A new study conducted by the Pacific Northwest National Laboratory (PNNL) calculates that 0.16°C of additional climate warming can be avoided by 2050, even after policymakers implement all “economically attractive” methane and black carbon reductions. Earlier studies by UNEP/WMO and others calculated that as much as 0.5°C of additional warming could by avoided by mid-century using a package of 16 carefully targeted policy measures.  “These two studies compare apples to oranges,” said Durwood Zaelke, President of the Institute of Governance & Sustainable Development, “with the new study assuming most of the benefit of reducing methane and black carbon will occur automatically, and the UNEP/WMO study assuming that policy action will be needed, an assumption that unfortunately is much more realistic.”  For example, aggressive pollution control policies were needed over the past several decades to clean up air pollution in the U.S. and Europe, according to Drew Shindell of NASA’s Goddard Institute of Space Studies and a lead author of the UNEP/WMO study. “It doesn’t happen automatically.”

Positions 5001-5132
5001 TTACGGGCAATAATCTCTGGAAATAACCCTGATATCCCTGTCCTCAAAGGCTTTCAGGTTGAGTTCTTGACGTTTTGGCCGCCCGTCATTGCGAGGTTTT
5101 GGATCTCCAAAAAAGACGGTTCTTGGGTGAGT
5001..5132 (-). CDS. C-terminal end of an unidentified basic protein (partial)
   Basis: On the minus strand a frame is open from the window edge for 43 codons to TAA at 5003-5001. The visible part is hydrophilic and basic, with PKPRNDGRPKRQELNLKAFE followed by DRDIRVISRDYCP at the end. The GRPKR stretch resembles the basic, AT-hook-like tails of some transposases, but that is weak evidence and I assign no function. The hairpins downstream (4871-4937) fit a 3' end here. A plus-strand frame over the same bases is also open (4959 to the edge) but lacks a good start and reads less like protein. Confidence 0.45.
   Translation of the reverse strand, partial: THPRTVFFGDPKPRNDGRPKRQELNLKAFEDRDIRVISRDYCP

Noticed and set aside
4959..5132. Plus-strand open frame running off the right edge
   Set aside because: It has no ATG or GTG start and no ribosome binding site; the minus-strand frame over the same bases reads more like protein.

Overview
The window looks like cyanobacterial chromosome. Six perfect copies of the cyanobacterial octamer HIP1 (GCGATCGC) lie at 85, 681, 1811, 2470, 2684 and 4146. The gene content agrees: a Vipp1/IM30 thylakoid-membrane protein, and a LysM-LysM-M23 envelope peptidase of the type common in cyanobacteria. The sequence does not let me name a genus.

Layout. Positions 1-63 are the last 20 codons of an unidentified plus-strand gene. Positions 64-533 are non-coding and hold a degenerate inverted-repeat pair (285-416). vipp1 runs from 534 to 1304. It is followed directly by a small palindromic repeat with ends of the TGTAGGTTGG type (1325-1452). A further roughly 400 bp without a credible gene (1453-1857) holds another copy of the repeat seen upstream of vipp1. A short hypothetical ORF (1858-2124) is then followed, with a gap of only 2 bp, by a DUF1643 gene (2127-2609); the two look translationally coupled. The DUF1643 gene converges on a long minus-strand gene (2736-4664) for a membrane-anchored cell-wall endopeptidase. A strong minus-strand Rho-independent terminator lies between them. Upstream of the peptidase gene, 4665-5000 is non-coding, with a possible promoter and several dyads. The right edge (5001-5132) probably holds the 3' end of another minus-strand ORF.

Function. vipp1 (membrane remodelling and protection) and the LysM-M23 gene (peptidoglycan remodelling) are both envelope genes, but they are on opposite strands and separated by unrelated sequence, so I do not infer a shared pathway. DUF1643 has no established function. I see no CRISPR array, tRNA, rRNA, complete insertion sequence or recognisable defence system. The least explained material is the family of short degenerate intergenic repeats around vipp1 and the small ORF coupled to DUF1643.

In the new PNNL study, the “question is really, assuming a world where everything economically attractive has already happened, and a good deal of air pollution controls have been put into place, what extra benefit can you get by targeting these short-lived climate]pollutants?” stated Shindell.  The PNNL study also observes that a comprehensive climate policy would be best.  “The study is of course correct on this point, but as we struggle to achieve a comprehensive climate policy to go into effect by 2020, it’s critical to reduce short-lived climate pollutants as fast as we can and whenever we can, using existing technologies and existing laws and institutions,” Zaelke added.  “Success here will build political momentum for the more comprehensive climate policy, while also slowing climate change.”

For further information see: The PNNL StudyThe UNEP/WMO study